More than muscles


Just look at this muscled woman! The photographs tell the story of Bernadine Schwartz’s transformation from a reticent, insecure woman into a happy, self-assured body-building champion.

Today she’s so in love with the sport she’s resigned from her job as manager of an engineering company.

“There is no shortcut. If someone offers you one, warning lights should flash. Looking like this takes hard work and plenty of self-discipline,” says Bernadine, a fitness instructor in Stellenridge near Cape Town.

That means going to gym more than once a day for cardio exercises and weight work. And you have to follow a strict diet.

But she believes it’s worth it. “My personality has changed completely. Before, I wasn’t a friendly person; I know that. I was so uncertain of myself that it influenced my behaviour. I got jealous when my husband talked to other women – and my jealousy was totally unfounded,” she says.

Bernadine says her husband, Kevin, regularly exercised with weights but she was happy with her body and declined his invitations to join him. But then Kevin landed in hospital after he overexerted himself and the doctor recommended he exercise with a friend or relative.

“He nagged me so much I eventually agreed to try.”

At the end of 2008 they began to exercise together. “It was very difficult for me but also psychologically and physically stimulating.”

Change came quickly. “I began to develop self-confidence and became happier, and the tension in the house vanished,” she says.

People at the gym began to ask her why she didn’t enter body-building competitions. “Initially I would just laugh but the more I thought about it the more appealing it seemed.”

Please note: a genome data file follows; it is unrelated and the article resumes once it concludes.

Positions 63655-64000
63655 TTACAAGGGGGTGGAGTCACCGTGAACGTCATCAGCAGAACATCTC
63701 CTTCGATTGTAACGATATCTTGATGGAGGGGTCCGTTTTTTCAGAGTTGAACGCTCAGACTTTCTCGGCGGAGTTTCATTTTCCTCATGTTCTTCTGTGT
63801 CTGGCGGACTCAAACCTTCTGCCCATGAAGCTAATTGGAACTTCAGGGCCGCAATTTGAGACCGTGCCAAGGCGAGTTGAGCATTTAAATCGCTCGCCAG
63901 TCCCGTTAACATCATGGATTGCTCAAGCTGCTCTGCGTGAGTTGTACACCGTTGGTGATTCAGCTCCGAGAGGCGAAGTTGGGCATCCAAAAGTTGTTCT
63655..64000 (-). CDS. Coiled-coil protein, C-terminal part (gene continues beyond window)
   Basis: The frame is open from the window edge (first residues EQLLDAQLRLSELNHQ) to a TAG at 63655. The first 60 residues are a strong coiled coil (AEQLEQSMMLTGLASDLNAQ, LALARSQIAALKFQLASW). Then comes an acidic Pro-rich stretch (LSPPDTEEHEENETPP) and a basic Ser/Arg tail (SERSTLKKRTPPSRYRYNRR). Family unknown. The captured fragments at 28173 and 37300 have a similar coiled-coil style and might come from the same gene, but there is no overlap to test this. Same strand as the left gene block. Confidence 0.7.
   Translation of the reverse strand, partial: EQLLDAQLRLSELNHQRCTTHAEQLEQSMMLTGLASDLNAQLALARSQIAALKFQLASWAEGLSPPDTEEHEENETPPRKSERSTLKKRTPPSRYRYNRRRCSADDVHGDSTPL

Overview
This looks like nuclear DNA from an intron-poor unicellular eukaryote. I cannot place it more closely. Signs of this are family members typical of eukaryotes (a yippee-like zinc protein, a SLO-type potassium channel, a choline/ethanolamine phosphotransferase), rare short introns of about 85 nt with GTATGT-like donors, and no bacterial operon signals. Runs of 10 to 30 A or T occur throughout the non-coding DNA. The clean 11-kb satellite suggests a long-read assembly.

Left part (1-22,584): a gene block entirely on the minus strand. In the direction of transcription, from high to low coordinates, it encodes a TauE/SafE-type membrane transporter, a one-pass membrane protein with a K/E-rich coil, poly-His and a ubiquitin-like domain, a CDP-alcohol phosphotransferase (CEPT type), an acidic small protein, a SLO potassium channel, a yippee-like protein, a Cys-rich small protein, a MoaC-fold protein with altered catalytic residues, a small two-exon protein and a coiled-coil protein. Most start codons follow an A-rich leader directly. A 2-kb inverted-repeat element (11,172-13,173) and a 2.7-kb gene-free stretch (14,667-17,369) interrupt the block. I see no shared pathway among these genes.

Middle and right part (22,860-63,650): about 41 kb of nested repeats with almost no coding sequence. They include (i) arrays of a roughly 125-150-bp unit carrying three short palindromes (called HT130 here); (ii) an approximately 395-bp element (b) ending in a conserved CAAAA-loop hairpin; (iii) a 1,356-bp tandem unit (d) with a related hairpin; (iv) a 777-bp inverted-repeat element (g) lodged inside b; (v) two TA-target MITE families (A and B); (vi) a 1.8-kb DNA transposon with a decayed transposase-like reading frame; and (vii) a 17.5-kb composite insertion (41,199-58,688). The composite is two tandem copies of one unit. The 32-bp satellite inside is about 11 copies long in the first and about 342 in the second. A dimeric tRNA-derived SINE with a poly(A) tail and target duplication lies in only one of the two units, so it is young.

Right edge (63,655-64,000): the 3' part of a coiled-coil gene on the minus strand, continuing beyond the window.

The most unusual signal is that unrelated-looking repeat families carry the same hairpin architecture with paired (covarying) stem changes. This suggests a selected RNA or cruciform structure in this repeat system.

In her first competition, in George, she came first in the body-building division for women. That was the first of many trophies. In 2010 she was selected to compete in an international competition in Slovakia. That’s where she won the Super-Athletic Figure title.

Today she’s a qualified fitness instructor, a committee member of the International Federation of Bodybuilding and also a judge at heats, and doesn’t miss her former job as at all.

“I help anyone, whether they want to take part in competitions or just want to look and feel better,” she says. Seeing the change in women’s perception of themselves makes me incredibly happy.”

Her daughter Donna (15) recently took part in her first bikini competition. “It was her choice. I would never let my children do anything they didn’t want to do,” says Bernadine. She’s proud of Donna and grateful for the self-confidence the competition has given her.

Bernadine enjoys posing on stage ? “It’s nice showing people what you’ve worked so hard at” ? and enjoys helping prepare her clients for this moment.

She’s been criticised by people who don’t understand the sport. “You often hear, ‘Look at that woman with the muscles!’ And you hear it from men and women of all ages.”

But whenever she hears someone comment on her appearance or muscles she regards it as a compliment.

“People can’t comprehend that women could also have muscles and that it doesn’t mean they’re masculine or want to be men. I’m very feminine and I like muscles. A woman with a shapely body and muscles looks beautiful.”

This year she’s taking a break from competitions. “The preparation for a competition is too intensive. You can’t maintain the exercise and diet programme necessary for competitions; you’d collapse,” she warns.

But she still exercises hard and eats healthily. “Fitness is a lifestyle,” she says.

CLICK HERE for the gallery

-Suzaan Hauman

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